On the other hand, I think stolen airship is slightly stronger in Rumble, because it is the PCs having to steal it. Also, the stolen airship, and the stolen heart in Aflame just feel a little tacked on to the story to me. A caveat here, that the airship in Rumble is not actually an airship until after the PCs steal it, which knocks it down just a little, but still advantage Rumble. Likewise, since I already mentioned it, I do think the stolen heart of Rumble is stronger than in Aflame, though Aflame’s stolen heart does provide some nice potential complications to the events, even if I think it needs a little bit of polishing to really be more central to the story.

Concerning the Impending Asteroid, the use is definitely better in Rumble, albeit a bit cliched. The threat of impending doom is just a stronger use than a space port being temporarily shut down because of ever-falling rocks.

On the other hand, the burning river in Aflame feels stronger to me, and the use of lava in Rumble a bit of a cheat. But having the players have to battle the flames while they rescue a crocodile is a nice use of the combined ingredients and preferable to me to the need to stop the flow of lava by battling a fire elemental elsewhere.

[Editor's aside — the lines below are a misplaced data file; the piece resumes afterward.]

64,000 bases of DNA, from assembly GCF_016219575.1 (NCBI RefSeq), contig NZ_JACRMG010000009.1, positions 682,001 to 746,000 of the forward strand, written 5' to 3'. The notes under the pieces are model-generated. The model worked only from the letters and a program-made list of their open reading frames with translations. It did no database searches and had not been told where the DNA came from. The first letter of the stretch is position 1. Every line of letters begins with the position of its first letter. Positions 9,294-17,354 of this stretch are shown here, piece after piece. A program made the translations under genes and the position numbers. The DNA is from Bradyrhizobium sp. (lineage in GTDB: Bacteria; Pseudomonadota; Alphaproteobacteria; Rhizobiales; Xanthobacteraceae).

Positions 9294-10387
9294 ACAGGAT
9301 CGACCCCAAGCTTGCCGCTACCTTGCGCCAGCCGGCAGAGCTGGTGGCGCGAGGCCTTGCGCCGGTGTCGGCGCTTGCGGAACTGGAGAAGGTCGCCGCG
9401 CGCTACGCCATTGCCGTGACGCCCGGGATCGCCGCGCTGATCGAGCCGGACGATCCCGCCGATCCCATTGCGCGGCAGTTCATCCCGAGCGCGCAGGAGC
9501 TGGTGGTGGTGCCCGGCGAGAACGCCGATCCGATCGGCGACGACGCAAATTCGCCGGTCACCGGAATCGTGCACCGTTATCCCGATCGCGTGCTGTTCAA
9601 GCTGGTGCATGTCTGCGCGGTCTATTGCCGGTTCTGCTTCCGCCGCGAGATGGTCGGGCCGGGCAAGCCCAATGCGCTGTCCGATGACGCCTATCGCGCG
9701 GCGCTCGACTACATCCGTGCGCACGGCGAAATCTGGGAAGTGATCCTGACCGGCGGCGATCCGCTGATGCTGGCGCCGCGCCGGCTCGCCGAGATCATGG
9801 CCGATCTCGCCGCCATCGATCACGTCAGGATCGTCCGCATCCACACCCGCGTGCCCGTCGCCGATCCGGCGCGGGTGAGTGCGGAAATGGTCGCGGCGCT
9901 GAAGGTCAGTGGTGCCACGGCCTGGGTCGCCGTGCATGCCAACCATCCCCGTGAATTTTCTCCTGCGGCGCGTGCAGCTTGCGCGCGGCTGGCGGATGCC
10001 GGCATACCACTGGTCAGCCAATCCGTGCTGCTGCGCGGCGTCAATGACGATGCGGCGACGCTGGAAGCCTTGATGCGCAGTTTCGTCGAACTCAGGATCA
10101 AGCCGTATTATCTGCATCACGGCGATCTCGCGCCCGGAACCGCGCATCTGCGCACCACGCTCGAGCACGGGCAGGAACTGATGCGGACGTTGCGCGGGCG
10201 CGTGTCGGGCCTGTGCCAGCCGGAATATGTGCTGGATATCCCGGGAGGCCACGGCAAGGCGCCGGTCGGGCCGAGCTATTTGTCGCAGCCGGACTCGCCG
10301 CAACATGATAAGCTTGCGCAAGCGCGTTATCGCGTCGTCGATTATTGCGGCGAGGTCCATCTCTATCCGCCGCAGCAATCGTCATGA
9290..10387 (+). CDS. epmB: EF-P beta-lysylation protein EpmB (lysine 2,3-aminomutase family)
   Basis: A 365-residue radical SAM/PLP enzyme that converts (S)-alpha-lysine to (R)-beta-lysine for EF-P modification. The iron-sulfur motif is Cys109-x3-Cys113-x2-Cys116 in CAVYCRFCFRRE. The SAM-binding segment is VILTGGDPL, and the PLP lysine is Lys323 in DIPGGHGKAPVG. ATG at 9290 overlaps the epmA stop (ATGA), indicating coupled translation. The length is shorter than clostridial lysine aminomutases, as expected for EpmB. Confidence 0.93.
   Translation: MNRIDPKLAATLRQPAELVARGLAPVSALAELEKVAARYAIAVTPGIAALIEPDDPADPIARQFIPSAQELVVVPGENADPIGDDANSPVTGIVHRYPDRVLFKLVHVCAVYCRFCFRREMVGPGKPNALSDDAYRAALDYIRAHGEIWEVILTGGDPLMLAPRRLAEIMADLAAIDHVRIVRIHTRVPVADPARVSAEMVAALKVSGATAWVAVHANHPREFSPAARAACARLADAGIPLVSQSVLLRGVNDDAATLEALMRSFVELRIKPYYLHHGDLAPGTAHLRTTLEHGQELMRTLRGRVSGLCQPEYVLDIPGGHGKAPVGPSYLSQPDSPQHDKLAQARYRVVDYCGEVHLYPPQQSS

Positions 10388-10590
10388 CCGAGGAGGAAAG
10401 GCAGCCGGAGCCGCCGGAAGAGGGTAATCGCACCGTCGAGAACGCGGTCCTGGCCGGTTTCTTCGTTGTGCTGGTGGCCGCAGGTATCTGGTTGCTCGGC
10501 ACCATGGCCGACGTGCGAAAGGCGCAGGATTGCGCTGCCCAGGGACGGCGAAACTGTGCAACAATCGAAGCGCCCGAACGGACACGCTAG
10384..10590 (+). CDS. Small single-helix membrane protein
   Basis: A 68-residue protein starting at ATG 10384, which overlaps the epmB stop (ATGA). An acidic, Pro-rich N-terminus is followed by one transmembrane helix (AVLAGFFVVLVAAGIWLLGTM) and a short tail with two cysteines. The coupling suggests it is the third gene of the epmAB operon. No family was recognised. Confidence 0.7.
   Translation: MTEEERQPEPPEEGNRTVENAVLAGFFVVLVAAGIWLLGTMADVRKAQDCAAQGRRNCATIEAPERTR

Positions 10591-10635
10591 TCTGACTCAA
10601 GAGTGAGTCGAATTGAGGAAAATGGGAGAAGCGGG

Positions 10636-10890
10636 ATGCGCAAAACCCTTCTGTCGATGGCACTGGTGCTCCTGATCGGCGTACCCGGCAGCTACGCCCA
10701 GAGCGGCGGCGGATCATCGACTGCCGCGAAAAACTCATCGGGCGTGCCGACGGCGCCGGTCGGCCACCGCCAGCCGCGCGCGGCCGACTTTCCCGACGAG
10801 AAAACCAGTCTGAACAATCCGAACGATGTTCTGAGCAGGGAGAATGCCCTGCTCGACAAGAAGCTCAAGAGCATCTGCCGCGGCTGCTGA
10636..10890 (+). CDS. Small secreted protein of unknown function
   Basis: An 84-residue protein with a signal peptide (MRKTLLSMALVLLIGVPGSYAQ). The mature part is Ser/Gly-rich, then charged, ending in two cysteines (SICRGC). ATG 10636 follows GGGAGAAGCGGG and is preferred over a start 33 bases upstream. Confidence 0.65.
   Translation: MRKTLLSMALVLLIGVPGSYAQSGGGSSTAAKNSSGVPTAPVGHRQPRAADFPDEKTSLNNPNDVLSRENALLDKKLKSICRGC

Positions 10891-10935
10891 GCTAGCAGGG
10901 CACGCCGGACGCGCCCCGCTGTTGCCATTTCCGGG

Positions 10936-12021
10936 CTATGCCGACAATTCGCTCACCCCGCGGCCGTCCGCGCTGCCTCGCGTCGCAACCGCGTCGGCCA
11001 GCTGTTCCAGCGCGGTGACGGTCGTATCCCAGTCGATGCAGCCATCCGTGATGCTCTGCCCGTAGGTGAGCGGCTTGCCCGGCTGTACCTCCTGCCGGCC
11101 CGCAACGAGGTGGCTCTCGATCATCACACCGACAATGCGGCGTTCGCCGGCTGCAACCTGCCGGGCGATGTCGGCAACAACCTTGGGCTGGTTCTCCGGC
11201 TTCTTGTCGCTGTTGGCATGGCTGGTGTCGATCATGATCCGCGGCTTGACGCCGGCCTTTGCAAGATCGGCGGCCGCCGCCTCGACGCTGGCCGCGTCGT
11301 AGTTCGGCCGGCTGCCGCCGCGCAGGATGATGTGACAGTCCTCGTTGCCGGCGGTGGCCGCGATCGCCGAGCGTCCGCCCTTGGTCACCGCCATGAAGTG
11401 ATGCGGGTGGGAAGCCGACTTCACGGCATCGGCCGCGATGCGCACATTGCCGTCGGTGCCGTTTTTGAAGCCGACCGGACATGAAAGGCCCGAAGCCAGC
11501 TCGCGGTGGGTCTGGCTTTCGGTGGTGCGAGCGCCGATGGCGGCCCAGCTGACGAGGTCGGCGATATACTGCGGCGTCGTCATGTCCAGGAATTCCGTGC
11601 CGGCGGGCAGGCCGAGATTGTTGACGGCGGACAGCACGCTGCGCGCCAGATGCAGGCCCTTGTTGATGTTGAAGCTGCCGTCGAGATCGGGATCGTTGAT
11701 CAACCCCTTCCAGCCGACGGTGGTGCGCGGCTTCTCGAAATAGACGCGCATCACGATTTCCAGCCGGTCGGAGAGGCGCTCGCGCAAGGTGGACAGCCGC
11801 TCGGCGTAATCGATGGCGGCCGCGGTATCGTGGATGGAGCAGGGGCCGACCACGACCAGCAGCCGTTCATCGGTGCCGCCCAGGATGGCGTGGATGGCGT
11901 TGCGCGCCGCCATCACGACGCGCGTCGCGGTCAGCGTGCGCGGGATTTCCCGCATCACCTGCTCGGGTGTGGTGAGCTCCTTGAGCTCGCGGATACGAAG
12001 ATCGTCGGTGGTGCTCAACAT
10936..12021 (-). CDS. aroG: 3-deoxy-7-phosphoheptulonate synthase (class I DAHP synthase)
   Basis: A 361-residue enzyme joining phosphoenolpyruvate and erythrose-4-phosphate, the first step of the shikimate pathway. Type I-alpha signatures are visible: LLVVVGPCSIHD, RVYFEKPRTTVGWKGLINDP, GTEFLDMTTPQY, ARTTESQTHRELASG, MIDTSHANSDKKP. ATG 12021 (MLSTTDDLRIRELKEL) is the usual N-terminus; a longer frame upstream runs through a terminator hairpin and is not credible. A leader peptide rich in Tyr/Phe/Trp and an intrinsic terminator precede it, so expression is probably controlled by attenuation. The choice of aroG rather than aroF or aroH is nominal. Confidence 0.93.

Regarding the alarming totem, I am not completely sold on either use as being fantastic. The totem in Rumble could be any sort of spirit-focused warning system. The totems in Aflame seem more suggestive to me of tangents to the main story rather than actually being alarming. So a bit of a wash there.

Reticent overlord is also something of a wash with me. I am not sure I prefer one over the other, and both are used in similar ways.

Which brings us then to foolish machinations. I am not sold on the machinations of the cult being foolish, so much as oppositional. Maybe they have good reasons for thinking the way they do. On the other hand, the machinations of the fleeing pilot do seem somewhat foolish; unnecessary even. I don’t think it’s a perfect use, but its slightly stronger than in Rumble.

By the narrowest of margins, I find myself leaning towards Azimuth Aflame, and that adventure, and Kobold Stew is going to get my vote.

Rumble in the Jungle
Followed the Rules:
6 points
Ingredient Use: 10.5 points
Salt-Water Crocodile 1
Stolen Airship 1.5
Impending Asteroid 2
Burning River 1
Alarming Totem 1
Reticent Overlord 1
Foolish Machinations 1
Stolen Heart 2

Useability: 5 points
Style: 4
Total: 25.5/34

Azimuth Aflame
Followed the Rules:
6 points
Ingredient Use: 11 points
Salt-Water Crocodile 2
Stolen Airship 1
Impending Asteroid 1
Burning River 2
Alarming Totem 1
Reticent Overlord 1